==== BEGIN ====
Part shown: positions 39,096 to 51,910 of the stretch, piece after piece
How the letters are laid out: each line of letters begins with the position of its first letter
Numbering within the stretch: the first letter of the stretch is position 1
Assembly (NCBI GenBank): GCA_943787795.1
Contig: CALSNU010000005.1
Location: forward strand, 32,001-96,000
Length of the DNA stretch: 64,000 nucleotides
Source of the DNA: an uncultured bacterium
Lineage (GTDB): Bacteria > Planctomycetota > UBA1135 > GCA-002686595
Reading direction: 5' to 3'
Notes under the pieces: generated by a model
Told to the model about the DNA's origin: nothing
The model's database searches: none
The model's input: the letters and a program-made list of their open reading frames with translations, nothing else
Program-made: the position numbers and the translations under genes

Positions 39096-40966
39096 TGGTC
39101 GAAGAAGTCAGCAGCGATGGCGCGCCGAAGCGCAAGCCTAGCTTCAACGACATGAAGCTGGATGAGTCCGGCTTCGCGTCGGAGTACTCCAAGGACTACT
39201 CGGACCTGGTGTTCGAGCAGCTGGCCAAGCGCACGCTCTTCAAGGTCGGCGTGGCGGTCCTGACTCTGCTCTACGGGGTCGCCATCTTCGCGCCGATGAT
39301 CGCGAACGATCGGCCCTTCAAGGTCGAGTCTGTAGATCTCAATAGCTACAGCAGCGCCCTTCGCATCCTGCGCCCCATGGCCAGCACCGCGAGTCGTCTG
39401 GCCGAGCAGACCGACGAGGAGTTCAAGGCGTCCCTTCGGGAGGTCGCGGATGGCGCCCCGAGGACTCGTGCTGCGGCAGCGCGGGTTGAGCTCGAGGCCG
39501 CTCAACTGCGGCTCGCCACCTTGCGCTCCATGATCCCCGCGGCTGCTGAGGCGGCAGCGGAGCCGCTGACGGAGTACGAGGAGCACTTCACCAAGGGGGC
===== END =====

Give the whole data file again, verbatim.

Part shown: positions 39,096 to 51,910 of the stretch, piece after piece
How the letters are laid out: each line of letters begins with the position of its first letter
Numbering within the stretch: the first letter of the stretch is position 1
Assembly (NCBI GenBank): GCA_943787795.1
Contig: CALSNU010000005.1
Location: forward strand, 32,001-96,000
Length of the DNA stretch: 64,000 nucleotides
Source of the DNA: an uncultured bacterium
Lineage (GTDB): Bacteria > Planctomycetota > UBA1135 > GCA-002686595
Reading direction: 5' to 3'
Notes under the pieces: generated by a model
Told to the model about the DNA's origin: nothing
The model's database searches: none
The model's input: the letters and a program-made list of their open reading frames with translations, nothing else
Program-made: the position numbers and the translations under genes

Positions 39096-40966
39096 TGGTC
39101 GAAGAAGTCAGCAGCGATGGCGCGCCGAAGCGCAAGCCTAGCTTCAACGACATGAAGCTGGATGAGTCCGGCTTCGCGTCGGAGTACTCCAAGGACTACT
39201 CGGACCTGGTGTTCGAGCAGCTGGCCAAGCGCACGCTCTTCAAGGTCGGCGTGGCGGTCCTGACTCTGCTCTACGGGGTCGCCATCTTCGCGCCGATGAT
39301 CGCGAACGATCGGCCCTTCAAGGTCGAGTCTGTAGATCTCAATAGCTACAGCAGCGCCCTTCGCATCCTGCGCCCCATGGCCAGCACCGCGAGTCGTCTG
39401 GCCGAGCAGACCGACGAGGAGTTCAAGGCGTCCCTTCGGGAGGTCGCGGATGGCGCCCCGAGGACTCGTGCTGCGGCAGCGCGGGTTGAGCTCGAGGCCG
39501 CTCAACTGCGGCTCGCCACCTTGCGCTCCATGATCCCCGCGGCTGCTGAGGCGGCAGCGGAGCCGCTGACGGAGTACGAGGAGCACTTCACCAAGGGGGC